When Noel Estevez and Timothy Crump were friends, they did the things that 14-year-old boys everywhere like to do. They played video games, shared dirty jokes on Facebook and had at least one sleepover.
But when they became enemies, their conflict quickly turned dark, shrouded in unstable home lives and underestimated by the teachers and social workers who came into contact with the troubled teenagers from the Bronx.
Noel’s mother had a history of run-ins with the law. Timothy was living in a homeless shelter with his mother.
Ultimately, a fight between the two, over a missing cellphone, ended in bloodshed on Wednesday afternoon, when, the police said, Timothy jumped his old friend outside their school and Noel, in turn, pulled out a knife and stabbed Timothy to death.
On Thursday, Noel was charged as an adult with second-degree murder and manslaughter and was arraigned Thursday night in a Bronx courthouse. Noel’s father, Felix Estevez, was absent; the defense lawyer, Eric Poulos, said Mr. Estevez had been threatened by Timothy’s family. Mr. Poulos said Noel’s aunts and cousins attended.
In a hearing that lasted about 10 minutes, Mr. Poulos described months of harassment and intimidation that his client suffered, including visits to Noel’s home and attacks based on his physical appearance. The family had repeatedly sought help from the authorities, to little avail, he said.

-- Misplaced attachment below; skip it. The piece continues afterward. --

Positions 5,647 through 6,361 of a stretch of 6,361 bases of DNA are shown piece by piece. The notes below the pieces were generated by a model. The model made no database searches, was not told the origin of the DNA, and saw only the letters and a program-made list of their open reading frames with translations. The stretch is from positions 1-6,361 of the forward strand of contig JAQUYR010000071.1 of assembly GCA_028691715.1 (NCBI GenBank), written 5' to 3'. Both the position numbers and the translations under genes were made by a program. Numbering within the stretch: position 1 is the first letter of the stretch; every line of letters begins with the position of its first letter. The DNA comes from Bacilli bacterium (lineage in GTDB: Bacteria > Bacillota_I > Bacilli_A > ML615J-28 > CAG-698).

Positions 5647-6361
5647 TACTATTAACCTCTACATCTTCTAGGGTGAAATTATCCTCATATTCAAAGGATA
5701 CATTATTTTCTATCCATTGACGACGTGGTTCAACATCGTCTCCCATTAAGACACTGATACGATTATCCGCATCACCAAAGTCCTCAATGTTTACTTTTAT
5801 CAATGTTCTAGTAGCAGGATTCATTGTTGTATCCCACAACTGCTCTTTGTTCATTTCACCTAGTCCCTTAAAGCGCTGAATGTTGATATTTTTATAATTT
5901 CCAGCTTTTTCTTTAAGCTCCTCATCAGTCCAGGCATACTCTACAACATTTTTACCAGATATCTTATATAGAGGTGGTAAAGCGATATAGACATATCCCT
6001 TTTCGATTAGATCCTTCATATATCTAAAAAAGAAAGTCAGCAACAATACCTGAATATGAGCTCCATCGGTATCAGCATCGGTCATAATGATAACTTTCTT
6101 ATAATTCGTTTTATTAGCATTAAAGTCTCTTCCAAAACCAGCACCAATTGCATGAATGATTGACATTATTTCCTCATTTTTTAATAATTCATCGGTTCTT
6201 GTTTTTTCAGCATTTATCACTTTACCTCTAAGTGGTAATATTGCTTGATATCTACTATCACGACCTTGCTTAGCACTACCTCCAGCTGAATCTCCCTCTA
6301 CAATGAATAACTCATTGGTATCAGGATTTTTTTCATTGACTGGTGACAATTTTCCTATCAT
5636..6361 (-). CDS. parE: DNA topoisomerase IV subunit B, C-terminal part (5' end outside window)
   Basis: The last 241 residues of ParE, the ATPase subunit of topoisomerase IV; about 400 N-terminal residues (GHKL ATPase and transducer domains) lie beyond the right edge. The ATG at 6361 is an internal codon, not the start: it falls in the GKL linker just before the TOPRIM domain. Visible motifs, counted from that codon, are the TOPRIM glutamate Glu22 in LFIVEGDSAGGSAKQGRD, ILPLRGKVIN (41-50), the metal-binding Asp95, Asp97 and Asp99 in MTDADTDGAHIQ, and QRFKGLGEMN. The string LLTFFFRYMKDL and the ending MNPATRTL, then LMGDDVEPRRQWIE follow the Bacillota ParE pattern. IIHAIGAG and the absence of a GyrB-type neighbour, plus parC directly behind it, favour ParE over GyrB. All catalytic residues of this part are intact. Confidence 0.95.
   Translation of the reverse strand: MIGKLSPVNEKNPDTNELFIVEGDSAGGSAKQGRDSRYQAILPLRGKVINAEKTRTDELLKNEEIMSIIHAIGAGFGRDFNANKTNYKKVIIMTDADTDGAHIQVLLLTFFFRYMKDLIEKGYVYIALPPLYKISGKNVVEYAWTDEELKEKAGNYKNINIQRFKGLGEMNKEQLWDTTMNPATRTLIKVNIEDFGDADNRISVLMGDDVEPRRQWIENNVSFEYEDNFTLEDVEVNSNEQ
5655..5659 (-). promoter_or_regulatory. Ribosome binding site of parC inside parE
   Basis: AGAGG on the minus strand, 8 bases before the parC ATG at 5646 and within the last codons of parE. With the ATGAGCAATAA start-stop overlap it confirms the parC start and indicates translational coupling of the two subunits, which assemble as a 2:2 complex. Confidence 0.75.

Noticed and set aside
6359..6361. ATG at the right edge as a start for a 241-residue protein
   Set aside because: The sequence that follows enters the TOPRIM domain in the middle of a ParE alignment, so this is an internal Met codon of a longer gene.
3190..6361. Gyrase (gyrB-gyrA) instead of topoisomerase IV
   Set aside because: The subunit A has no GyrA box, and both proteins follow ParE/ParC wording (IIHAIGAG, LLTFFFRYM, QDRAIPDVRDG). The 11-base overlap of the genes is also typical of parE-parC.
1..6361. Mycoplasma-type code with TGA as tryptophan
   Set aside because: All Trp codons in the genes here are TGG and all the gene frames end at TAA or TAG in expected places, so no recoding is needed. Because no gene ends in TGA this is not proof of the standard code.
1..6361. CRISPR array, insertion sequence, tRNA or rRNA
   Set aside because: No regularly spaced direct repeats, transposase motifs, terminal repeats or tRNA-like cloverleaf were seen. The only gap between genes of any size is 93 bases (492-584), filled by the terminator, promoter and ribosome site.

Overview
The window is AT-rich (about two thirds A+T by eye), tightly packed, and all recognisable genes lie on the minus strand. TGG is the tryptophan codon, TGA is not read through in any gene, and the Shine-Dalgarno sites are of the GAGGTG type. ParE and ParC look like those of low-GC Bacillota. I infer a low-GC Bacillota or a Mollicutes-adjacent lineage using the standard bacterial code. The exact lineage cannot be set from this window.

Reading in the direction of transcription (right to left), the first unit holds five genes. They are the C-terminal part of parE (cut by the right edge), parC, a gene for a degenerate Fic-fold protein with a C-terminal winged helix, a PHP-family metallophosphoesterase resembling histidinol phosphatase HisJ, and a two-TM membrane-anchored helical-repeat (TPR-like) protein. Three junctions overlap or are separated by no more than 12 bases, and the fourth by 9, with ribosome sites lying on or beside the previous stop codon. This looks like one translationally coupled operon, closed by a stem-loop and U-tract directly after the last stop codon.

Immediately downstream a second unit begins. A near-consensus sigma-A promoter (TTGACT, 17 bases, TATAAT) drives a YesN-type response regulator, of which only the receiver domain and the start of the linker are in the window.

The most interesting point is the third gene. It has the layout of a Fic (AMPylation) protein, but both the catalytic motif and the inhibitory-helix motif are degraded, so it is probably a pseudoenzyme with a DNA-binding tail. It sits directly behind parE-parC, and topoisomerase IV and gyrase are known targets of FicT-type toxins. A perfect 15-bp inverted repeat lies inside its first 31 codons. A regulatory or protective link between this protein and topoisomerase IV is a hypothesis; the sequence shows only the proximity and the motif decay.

“That was the terror he faced,” Mr. Poulos said.
Of Timothy, he said, “The person who takes the sword, sometimes it comes back to haunt them. ”
After Mr. Poulos’s remarks, Judge Laurence Busching ordered Noel held without bail and scheduled the next hearing for Tuesday.
In the weeks leading up to the violent encounter, there were signs that the dispute between the boys went beyond typical bullying.
Just one day before the stabbing, Noel’s father was so worried about the threats to his son that he visited the principal at Intermediate School 117, asking for a “safety transfer,” said Marisol Perez, a neighbor and close family friend.
But with only a few days left in the school year, Mr. Estevez was told to have Noel identify the people causing him problems and was assured that the school would look out for him.
Carmen Fariña, the schools chancellor, said that the case was under investigation and that she was troubled by what happened.
“I haven’t slept well since last night,” she said on Thursday during a visit to a school, according to a transcript provided by the Education Department. “The reality is that this is something that shouldn’t happen. Certainly shouldn’t happen to 14-year-olds. I’m devastated.”